Sunday, August 21, 2011

Hammarskjold's Ghost

Newly discovered eyewitnesses to the plane crash that killed UN Secretary-General Dag Hammarskjold in 1961 say it was not an accident. They remember the aircraft being shot down.

The eyewitnesses, men in their 80s who still live in and around Ndola in Zambia where the crash occurred, spoke to Göran Björkdahl, a Swedish aid worker based in Africa. Björkdahl became interested in Hammarskjold's death because his father had a piece of metal from the wreck; when his work took him to Africa a few years ago he began probing the rumours surrounding the end of the most effective of UN leaders. A British investigation had declared the crash of Hammarskjold's chartered DC-6 an accident due to pilot error.

Björkdahl says the witnesses also remember the authorities (of what was then the British colony of Rhodesia) sealing off the site of the wreckage hours before they announced its discovery. Some charcoal-makers who came upon the wreckage before the official announcement were told to go away; British investigators did not interview those witnesses, and Björkdahl's findings implicate them, at the very least, in a cover-up of a political assassination.

Hammarskjold was on a mission to negotiate an end to the secession of Katanga province from the Congo, a former Belgian colony enormously rich in natural resources. The Congo had become independent in June 1960 and, with considerable help from Belgium, plunged immediately into political crisis, armed conflict and chaos. The secession of Katanga was engineered by white mercenaries in the pay of Union Miniere du Haut Katanga, a politically well connected Belgian company with major investments in the province; fronting the operation was Moise Tshombe, with whom Hammarskjold was scheduled to meet in Ndola.

Local UN officials had informed Hammarskjold that the British Consul in Katanga was sympathetic to the secessionists and might even be sheltering Tshombe from UN peacekeeping forces. However, that did not stop the Secretary-General from asking the man to arrange the meeting with the secessionist leader. It was set for 18 September, in Ndola, in Rhodesia, a country then in the control of a rabidly anti-UN white-supremacist leader, Roy Welensky.

There was much speculation after Hammarskjold’s death about a conspiracy involving Tshombe, the British and Rhodesian authorities, but nothing could be proved. The official United Nations inquiry found “no evidence to support any of the particular theories that have been advanced,” but was also unable to exclude any of the possible causes it had considered, including “sabotage and attack from the ground or air.”

The Commission raised a number of unanswered questions which Björkdahl’s new evidence clarifies. One of the unanswered questions about the crash was why it took Rhodesian authorities 15 hours to find the wreckage; the DC-6 had passed over Ndola airport with its landing lights on, and local police reported hearing it crash in the jungle nine miles away.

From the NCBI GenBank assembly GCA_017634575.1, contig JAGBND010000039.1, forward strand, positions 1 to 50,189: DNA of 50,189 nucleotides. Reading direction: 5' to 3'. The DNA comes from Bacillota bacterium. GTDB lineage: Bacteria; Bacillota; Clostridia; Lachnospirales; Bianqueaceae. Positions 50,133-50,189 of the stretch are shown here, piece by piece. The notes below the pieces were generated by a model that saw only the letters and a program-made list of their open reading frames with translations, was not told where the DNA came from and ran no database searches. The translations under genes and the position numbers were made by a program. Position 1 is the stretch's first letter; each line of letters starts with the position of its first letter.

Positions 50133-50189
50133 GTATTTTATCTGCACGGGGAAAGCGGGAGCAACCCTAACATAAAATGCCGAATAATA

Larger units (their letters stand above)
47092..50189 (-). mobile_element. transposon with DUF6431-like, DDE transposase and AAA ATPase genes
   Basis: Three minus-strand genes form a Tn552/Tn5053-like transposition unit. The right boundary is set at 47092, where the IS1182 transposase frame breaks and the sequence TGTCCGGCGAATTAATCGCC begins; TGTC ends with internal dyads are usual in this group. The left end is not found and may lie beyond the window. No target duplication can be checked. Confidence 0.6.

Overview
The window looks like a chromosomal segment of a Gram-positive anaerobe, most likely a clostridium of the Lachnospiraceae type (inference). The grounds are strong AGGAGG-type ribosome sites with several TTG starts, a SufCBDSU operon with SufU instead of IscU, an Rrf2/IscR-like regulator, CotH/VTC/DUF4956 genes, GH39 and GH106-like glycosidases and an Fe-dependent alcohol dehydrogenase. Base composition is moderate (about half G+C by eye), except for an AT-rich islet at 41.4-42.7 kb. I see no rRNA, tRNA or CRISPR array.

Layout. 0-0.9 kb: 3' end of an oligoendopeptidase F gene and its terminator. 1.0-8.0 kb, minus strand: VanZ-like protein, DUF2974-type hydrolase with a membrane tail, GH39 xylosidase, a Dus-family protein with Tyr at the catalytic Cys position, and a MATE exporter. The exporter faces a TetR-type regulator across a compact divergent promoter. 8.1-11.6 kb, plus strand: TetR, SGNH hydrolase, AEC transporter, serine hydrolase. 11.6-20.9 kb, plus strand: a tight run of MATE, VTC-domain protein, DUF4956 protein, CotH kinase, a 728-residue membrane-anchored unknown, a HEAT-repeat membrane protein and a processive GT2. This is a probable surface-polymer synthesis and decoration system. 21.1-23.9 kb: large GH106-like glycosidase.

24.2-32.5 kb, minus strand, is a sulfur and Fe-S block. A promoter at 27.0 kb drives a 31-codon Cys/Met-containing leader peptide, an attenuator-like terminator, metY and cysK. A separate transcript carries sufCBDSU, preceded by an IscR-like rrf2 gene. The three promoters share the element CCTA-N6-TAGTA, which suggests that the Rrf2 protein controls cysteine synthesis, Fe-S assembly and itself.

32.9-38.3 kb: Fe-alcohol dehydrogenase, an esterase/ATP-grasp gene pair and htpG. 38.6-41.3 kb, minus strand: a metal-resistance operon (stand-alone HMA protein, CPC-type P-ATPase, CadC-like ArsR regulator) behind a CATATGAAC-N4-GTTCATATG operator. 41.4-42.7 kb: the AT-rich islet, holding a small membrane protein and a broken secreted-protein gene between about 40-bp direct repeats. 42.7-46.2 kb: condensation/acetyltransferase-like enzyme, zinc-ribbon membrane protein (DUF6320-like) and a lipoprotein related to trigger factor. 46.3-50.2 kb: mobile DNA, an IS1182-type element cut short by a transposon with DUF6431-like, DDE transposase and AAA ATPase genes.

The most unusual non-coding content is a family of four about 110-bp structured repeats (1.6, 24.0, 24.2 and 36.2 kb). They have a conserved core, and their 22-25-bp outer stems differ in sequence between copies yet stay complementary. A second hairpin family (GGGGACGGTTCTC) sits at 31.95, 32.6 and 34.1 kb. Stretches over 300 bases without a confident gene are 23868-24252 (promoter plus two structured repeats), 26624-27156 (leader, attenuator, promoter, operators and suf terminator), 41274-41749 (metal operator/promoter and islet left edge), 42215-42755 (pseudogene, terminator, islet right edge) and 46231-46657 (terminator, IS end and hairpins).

The new evidence makes clear the delay in reporting the crash site was deliberate. Hammarskjold had survived the impact but with massive injuries, including a broken spine; the delay prevented any medical help to the stricken man. It also reduced the chances of survival of the only other victim to be found alive, a badly burned UN Security Guard; he could have been saved with proper medical care, but he was left in a poorly equipped local hospital and died five days later.

Björkdahl also found telegrams sent in the days before Hammarskjöld's death that reflect British anger at UN efforts to end the secession of Katanga.To understand that anger it is necessary to recall that the imperial Powers of Europe were engaged in a broad and violent effort to subvert decolonization. The United Nations, with strong support from the United States, stood in the way, most openly during the 1956 British-French effort to take the Suez Canal from Egypt.

In Africa, the British were under mounting stress. After the March 1960 Sharpeville massacre in South Africa, the Security Council, for the first time, asked the Secretary-General to get involved in the campaign against apartheid. Hammarskjold had visited Pretoria in January 1961, and hopes were high that he would emerge as a strong voice against the country's criminally racist system. (Posthumously, he shared the 1961 Nobel Peace Prize with Albert Luthuli of South Africa.)

Hammarskjold knew that he was in a no-win situation in the Congo; he told a colleague in New York before leaving on his last trip that if he failed in that effort to resolve the Katanga problem, he would resign. That probably added to the urgency to kill him, for a resignation would have been hugely embarrassing for Britain.

The British government has not responded to Björkdahl's findings, which have been reported in some English newspapers. Even if it acknowledges the story it is unlikely to make any admissions. It seems to me the only way to get at the truth is to have an International Commission look into its works. Among the topics that need investigation are the British roles in:

1. The WW-I era genocide of Armenians in Turkey.
2. The communal riots preceding the Partition of India and the assassination of Mahatma Gandhi.
3. The creation of the civil war in Cyprus.
4. The Sri Lankan civil war and support of the Tamil Tigers.
5. The sponsorship of a number of terrorist movements in Asia and Africa.
6. International drug trafficking and management of the global black market.

Ideally, the primary support for such an examination should come from the people of Britain who have also been victims of a ruling elite as vile in its greed and lust for power as it has been brutal in the pursuit of its "interests."

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